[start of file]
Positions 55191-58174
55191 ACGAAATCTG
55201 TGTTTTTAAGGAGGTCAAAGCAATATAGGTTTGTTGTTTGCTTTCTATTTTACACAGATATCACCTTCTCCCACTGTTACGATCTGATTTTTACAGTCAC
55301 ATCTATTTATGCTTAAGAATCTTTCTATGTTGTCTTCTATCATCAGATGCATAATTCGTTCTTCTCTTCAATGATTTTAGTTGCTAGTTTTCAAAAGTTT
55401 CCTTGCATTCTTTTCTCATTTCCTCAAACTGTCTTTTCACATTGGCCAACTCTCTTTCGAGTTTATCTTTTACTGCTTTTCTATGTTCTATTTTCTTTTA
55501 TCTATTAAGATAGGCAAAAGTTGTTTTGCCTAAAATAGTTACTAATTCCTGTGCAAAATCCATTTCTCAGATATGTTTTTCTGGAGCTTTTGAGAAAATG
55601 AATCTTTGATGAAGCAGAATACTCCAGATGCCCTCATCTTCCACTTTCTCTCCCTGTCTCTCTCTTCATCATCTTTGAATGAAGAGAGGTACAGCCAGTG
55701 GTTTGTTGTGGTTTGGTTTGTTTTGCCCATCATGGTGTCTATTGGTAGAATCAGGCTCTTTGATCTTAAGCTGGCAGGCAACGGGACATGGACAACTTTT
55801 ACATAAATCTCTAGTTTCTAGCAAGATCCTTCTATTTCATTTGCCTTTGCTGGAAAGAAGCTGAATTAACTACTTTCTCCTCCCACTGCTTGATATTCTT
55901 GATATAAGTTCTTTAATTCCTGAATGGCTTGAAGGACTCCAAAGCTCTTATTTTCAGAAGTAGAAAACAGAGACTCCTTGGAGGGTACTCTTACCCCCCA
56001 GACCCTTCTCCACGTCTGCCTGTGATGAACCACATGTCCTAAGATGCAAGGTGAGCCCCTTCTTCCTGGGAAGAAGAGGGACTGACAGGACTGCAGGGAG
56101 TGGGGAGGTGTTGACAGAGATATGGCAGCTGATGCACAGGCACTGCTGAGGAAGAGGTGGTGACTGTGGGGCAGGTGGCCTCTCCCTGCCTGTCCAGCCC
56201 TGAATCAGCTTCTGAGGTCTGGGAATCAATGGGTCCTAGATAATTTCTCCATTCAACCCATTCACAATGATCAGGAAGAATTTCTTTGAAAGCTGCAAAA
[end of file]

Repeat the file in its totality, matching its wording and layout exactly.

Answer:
Positions 55191-58174
55191 ACGAAATCTG
55201 TGTTTTTAAGGAGGTCAAAGCAATATAGGTTTGTTGTTTGCTTTCTATTTTACACAGATATCACCTTCTCCCACTGTTACGATCTGATTTTTACAGTCAC
55301 ATCTATTTATGCTTAAGAATCTTTCTATGTTGTCTTCTATCATCAGATGCATAATTCGTTCTTCTCTTCAATGATTTTAGTTGCTAGTTTTCAAAAGTTT
55401 CCTTGCATTCTTTTCTCATTTCCTCAAACTGTCTTTTCACATTGGCCAACTCTCTTTCGAGTTTATCTTTTACTGCTTTTCTATGTTCTATTTTCTTTTA
55501 TCTATTAAGATAGGCAAAAGTTGTTTTGCCTAAAATAGTTACTAATTCCTGTGCAAAATCCATTTCTCAGATATGTTTTTCTGGAGCTTTTGAGAAAATG
55601 AATCTTTGATGAAGCAGAATACTCCAGATGCCCTCATCTTCCACTTTCTCTCCCTGTCTCTCTCTTCATCATCTTTGAATGAAGAGAGGTACAGCCAGTG
55701 GTTTGTTGTGGTTTGGTTTGTTTTGCCCATCATGGTGTCTATTGGTAGAATCAGGCTCTTTGATCTTAAGCTGGCAGGCAACGGGACATGGACAACTTTT
55801 ACATAAATCTCTAGTTTCTAGCAAGATCCTTCTATTTCATTTGCCTTTGCTGGAAAGAAGCTGAATTAACTACTTTCTCCTCCCACTGCTTGATATTCTT
55901 GATATAAGTTCTTTAATTCCTGAATGGCTTGAAGGACTCCAAAGCTCTTATTTTCAGAAGTAGAAAACAGAGACTCCTTGGAGGGTACTCTTACCCCCCA
56001 GACCCTTCTCCACGTCTGCCTGTGATGAACCACATGTCCTAAGATGCAAGGTGAGCCCCTTCTTCCTGGGAAGAAGAGGGACTGACAGGACTGCAGGGAG
56101 TGGGGAGGTGTTGACAGAGATATGGCAGCTGATGCACAGGCACTGCTGAGGAAGAGGTGGTGACTGTGGGGCAGGTGGCCTCTCCCTGCCTGTCCAGCCC
56201 TGAATCAGCTTCTGAGGTCTGGGAATCAATGGGTCCTAGATAATTTCTCCATTCAACCCATTCACAATGATCAGGAAGAATTTCTTTGAAAGCTGCAAAA